Mountain Meetings on a More Intimate Scale

  • Mountain Meetings on a More Intimate Scale

    Here are some options for smaller groups and quick getaways.

     
    FROM THE Spring 2018 ISSUE
     

Tahoe Donner

One of the largest homeowner associations in North America (7,500 acres, 6,500 homes, 25,000 members) is situated just outside the town of Truckee (north of Lake Tahoe) and offers many amenities to members as well as to the public. Customized packages for groups can include team-building skills, golf tournaments on an 18-hole course, horseback riding, guided mountainbike tours, geocaching, and, in winter, downhill and cross-country skiing. Tahoe Donner’s downhill area is small, but its Cross County Ski Center, with 100 kilometers of groomed trails (some dedicated for fat-tire biking in summer), is one of the largest and most highly regarded in the state. For groups that include nonskiers, snowshoeing is a popular option, says Lisa Tomasi of the group sales and events team. “The skill level for beginners is zero; anyone can do it.”

Three group meeting, dining and reception venues at Tahoe Donner are dispersed around the development and served by individual chefs. They include the high-end Lodge Restaurant & Pub (with a meeting room next to the golf course and a twinkle-lit Grotto event space outside) and the midrange Alder Creek Adventure Center, which can be configured for conferences, and offers drop-down A/V. Pizza on the Hill, at the Northwoods Clubhouse, is a casual summer venue with a large tent. “We do high-end disposable dinnerware, barbecue, pizza, a taco buffet,” Tomasi says. “Next to the tent are a bocce-ball course, horseshoe pits, volleyball and an archery range. It’s all very fun, and can accommodate up to 150 people.”

Another plus: While Tahoe Donner offers many vacation rental homes (some quite large) suitable for small and medium-size groups, the resort also provides shuttle service to and from area hotels. “We can pick up people at a host hotel and drive them all around, so there’s no need to have cars if you’re just coming up for the day,” notes Tomasi.

Mt. Rose - Ski Tahoe

The closest snow-sports resort to Reno doesn’t try to be a summer resort with something for everyone. But it does offer a unique private-event venue in Winter Creek Lodge, a spectacularly situated, modernistic building set at 8,260 feet elevation and affording sweeping views of the Washoe Valley 4,000 feet below. Available May through October, the 7,000-square-foot lodge will hold 120 comfortably indoors, says Mike Pierce, marketing manager. “The biggest selling point is that it’s very private; outside of your group, there’s no one else around.”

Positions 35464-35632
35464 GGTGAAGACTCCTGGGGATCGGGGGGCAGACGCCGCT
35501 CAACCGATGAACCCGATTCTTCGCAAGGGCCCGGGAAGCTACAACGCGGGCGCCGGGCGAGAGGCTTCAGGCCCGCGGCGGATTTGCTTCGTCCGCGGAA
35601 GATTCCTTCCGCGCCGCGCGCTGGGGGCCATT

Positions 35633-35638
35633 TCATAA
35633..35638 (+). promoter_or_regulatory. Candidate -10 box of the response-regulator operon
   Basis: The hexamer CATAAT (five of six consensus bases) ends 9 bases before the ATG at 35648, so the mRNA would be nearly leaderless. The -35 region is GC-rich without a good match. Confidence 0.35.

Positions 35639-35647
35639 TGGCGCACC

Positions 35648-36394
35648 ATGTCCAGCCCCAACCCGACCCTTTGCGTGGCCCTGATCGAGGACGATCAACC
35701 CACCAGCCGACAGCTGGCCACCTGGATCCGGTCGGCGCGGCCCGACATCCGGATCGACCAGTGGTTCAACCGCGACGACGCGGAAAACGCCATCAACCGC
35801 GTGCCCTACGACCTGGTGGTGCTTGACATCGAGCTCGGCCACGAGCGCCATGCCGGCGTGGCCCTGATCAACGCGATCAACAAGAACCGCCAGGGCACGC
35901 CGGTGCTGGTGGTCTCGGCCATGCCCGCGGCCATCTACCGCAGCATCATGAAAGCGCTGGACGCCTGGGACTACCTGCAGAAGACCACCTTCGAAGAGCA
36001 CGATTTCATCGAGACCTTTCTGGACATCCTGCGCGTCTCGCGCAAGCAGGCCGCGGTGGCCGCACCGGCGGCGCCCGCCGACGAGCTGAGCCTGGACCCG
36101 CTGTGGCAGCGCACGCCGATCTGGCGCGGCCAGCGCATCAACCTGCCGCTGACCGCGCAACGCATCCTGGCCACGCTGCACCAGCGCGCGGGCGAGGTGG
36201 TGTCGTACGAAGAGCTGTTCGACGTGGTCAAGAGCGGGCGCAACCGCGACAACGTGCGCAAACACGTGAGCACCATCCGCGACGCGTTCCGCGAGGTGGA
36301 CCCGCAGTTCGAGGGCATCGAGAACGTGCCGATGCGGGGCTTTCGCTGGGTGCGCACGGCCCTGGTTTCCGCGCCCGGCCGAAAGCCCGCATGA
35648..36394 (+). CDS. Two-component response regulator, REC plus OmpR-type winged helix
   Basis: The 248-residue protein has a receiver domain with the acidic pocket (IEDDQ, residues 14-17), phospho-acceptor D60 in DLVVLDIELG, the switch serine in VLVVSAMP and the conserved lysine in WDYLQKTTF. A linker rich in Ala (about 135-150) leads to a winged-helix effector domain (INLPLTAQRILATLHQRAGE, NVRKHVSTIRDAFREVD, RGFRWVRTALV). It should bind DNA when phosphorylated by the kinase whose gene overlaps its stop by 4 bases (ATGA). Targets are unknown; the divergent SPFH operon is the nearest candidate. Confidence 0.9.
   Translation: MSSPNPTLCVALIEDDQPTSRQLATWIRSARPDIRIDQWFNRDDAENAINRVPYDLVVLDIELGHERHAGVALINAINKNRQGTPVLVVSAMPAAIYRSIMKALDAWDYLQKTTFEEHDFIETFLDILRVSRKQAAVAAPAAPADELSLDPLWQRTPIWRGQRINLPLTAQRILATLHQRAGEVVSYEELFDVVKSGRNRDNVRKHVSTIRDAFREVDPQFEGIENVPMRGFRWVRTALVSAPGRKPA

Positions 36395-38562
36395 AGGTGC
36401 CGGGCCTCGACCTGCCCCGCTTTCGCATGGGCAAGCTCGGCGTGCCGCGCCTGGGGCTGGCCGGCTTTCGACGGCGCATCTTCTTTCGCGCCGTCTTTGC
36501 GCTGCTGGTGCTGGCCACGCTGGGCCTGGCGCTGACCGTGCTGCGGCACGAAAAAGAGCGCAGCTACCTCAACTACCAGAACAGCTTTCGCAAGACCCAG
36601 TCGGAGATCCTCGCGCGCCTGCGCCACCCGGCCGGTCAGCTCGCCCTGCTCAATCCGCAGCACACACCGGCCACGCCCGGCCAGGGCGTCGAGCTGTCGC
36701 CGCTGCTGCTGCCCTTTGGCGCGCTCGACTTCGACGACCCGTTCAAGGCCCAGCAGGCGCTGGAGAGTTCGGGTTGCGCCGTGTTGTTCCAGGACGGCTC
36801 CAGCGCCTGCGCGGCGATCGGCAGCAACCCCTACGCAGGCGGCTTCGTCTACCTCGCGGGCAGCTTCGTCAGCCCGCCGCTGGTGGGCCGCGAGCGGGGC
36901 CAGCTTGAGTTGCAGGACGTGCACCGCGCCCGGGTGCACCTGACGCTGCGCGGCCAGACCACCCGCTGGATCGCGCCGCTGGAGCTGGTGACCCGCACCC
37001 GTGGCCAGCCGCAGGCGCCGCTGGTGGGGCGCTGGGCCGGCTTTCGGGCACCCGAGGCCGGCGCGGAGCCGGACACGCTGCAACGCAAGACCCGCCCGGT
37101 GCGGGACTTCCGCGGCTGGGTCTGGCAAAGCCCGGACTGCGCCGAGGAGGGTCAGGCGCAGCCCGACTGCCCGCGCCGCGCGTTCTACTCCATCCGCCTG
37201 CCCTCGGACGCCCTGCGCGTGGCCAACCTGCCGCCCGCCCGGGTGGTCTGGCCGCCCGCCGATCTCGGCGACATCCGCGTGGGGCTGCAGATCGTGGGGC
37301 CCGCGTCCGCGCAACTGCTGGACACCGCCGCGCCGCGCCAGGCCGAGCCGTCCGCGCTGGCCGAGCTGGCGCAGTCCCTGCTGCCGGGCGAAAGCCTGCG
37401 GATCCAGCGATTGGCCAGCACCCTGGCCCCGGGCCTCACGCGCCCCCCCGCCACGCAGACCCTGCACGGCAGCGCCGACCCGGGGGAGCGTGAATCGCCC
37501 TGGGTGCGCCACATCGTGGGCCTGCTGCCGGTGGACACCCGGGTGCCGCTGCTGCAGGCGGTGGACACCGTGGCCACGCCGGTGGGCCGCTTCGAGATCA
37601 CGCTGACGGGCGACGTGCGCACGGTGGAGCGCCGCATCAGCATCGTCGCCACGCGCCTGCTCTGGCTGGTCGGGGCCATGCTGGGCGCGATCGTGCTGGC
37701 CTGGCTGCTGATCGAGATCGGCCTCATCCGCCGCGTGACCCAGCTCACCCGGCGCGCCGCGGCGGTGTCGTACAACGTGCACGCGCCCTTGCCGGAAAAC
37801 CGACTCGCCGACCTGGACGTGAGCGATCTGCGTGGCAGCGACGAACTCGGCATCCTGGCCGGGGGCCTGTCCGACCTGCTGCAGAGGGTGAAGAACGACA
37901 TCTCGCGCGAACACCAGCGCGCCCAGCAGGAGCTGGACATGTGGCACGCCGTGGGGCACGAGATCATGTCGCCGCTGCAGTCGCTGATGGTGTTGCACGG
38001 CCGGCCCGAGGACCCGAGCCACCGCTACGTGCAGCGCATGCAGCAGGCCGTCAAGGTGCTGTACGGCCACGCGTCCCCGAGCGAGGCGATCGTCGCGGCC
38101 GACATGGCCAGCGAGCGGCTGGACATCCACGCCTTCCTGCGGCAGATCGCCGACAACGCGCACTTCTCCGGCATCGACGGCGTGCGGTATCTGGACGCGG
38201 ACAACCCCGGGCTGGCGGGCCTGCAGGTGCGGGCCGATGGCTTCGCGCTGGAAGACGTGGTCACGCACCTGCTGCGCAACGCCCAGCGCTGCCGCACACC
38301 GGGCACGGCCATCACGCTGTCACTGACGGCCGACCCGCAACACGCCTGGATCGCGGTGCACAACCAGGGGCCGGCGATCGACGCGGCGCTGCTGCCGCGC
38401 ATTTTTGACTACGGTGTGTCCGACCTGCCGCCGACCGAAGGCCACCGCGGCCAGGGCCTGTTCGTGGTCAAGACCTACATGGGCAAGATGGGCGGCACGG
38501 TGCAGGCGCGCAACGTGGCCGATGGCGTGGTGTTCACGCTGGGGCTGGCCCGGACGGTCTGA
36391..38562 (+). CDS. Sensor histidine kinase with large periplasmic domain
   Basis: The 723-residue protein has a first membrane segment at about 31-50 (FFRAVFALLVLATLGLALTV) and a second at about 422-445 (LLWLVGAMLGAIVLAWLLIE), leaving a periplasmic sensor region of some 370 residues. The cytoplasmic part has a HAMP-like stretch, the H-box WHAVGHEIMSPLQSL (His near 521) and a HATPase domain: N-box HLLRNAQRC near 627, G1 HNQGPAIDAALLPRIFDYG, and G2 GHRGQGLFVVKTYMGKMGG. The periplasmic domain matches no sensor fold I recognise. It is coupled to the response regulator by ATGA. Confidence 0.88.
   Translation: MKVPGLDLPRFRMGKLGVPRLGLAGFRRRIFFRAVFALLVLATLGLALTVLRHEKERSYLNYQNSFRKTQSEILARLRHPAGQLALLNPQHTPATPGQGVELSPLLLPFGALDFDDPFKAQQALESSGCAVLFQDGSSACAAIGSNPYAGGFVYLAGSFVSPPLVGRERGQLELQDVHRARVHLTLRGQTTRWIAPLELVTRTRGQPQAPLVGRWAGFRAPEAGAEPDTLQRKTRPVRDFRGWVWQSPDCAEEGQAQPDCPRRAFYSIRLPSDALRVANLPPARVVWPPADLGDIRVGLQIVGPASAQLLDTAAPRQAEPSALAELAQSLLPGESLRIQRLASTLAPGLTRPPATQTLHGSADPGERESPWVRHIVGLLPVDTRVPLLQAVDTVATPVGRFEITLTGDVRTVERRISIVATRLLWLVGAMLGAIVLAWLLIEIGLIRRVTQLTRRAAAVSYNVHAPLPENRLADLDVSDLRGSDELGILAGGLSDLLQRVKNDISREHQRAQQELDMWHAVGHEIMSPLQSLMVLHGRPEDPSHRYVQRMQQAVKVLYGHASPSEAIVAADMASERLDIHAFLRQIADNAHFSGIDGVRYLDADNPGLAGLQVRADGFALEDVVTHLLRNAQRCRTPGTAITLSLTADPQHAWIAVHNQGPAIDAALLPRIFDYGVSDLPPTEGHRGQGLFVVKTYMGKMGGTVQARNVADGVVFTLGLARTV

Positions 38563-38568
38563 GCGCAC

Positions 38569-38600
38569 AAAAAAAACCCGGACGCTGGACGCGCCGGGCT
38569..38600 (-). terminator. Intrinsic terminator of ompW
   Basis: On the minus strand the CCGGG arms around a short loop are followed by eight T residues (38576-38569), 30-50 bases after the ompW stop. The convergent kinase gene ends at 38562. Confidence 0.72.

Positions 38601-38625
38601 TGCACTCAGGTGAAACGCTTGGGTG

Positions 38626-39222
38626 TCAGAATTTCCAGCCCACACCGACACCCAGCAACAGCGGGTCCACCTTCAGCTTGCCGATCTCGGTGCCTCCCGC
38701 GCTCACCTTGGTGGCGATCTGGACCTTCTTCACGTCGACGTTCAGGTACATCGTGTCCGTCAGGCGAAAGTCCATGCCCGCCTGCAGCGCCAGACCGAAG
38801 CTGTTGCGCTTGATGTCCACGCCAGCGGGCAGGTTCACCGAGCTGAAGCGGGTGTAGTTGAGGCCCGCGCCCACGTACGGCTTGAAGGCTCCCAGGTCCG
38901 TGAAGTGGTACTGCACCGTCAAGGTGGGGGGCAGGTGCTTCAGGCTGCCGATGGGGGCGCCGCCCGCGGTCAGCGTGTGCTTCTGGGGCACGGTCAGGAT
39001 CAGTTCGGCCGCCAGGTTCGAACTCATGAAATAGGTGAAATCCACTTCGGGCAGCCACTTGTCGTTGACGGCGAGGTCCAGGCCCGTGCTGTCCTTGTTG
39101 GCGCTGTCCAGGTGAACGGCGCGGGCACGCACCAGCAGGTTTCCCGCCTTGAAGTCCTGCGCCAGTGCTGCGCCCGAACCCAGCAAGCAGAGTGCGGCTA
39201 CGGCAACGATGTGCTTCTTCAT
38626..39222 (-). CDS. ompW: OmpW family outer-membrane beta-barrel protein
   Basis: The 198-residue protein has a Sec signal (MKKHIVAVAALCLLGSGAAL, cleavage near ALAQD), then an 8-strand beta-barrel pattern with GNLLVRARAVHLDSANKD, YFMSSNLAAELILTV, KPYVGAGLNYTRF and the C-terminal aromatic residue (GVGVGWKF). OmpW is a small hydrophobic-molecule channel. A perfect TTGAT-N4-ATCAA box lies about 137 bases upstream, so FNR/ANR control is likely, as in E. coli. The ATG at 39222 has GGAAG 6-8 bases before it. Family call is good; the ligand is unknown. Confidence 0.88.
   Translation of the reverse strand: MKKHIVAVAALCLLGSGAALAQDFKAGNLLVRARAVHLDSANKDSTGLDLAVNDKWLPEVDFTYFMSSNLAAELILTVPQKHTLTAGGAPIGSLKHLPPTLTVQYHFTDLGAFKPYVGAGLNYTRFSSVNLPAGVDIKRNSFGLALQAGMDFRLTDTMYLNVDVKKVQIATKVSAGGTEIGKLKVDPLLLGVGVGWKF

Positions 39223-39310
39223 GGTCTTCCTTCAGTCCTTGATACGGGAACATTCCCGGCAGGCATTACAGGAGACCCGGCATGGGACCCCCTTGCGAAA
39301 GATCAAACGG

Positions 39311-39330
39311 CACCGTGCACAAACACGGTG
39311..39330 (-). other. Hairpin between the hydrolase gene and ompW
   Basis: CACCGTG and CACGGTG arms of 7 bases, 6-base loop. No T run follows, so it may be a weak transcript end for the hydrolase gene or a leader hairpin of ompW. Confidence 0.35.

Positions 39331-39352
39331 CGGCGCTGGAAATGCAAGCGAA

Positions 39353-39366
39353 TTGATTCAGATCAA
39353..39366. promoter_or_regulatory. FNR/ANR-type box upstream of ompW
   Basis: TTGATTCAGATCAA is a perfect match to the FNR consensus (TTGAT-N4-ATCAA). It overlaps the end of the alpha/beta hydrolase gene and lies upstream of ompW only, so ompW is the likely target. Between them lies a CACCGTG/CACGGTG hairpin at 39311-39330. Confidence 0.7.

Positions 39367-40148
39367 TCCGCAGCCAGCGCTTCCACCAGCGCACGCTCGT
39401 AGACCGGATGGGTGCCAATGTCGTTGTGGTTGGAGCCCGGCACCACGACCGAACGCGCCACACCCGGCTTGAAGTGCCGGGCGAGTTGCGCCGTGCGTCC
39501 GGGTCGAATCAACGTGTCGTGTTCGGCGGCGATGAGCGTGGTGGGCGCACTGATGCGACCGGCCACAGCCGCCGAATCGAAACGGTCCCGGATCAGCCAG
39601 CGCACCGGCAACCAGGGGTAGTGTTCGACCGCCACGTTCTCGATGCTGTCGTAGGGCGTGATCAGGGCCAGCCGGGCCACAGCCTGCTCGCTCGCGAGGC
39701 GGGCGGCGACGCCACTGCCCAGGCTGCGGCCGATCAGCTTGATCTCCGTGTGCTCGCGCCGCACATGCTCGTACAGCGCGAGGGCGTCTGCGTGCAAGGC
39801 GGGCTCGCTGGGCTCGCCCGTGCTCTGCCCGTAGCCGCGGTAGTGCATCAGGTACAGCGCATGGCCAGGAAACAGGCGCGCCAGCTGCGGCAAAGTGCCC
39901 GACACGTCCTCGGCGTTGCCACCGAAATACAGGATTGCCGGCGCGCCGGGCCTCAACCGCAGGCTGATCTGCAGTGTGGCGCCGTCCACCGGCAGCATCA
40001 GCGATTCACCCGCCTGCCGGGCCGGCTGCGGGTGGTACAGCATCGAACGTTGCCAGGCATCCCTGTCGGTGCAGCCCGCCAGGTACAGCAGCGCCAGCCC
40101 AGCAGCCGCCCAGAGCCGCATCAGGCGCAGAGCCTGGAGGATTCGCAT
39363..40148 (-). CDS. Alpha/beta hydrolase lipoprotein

Sugar Bowl

This classic resort near Donner Summit, just off Interstate 80 between Sacramento and Lake Tahoe, offers summer buyouts of its classic, 27-room lodge. It’s often reserved for weddings on weekends, says Jon Slaughter, director of marketing, “but midweek, there’s lots of opportunity for corporate groups.” A favorite activity for groups of up to 120: recreation and meals at Lake Mary, a private body of water with a cabin, dock, floating trampoline, kayaks, paddleboards and more. Also in summer, the upstairs Coldstream Room in the Judah Lodge, with full catering, a bar, sun decks and capacity for 400 people, is being marketed to corporate groups interested in combining business with outdoor activities. “We’re really focused on reaching out to the tech community,” says Slaughter, noting that Sugar Bowl’s private network of hiking and biking trails is also a big attraction. 

On Jan. 30, Meetings Professionals International Southern California Chapter held its 2018 “State of the Industry” luncheon at the Pasadena Convention Center. Amanda Armstrong, CMP, incoming chair of the MPI International Board of Directors, was the keynote speaker. In her address, she encouraged MPI members to volunteer. “Find something you’re passionate about and raise your hand. Volunteering is a great way to try out new skills. Don’t be afraid to be a rookie.”

 

When guests walk into the cathedrallike lobby of the new Lodge at Edgewood Tahoe, they’re greeted with a gasp-inducing view of “Big Blue” right outside the soaring window wall at the Great Room’s far end. No road or buildings block the vaulted panorama; the only objects between glass and water are a strip of vibrant golf-course green and a few scattered pines on a west-facing shoreline serving up peachy sunset views.

 

High-Country Resorts Aren’t Just for Skiers Anymore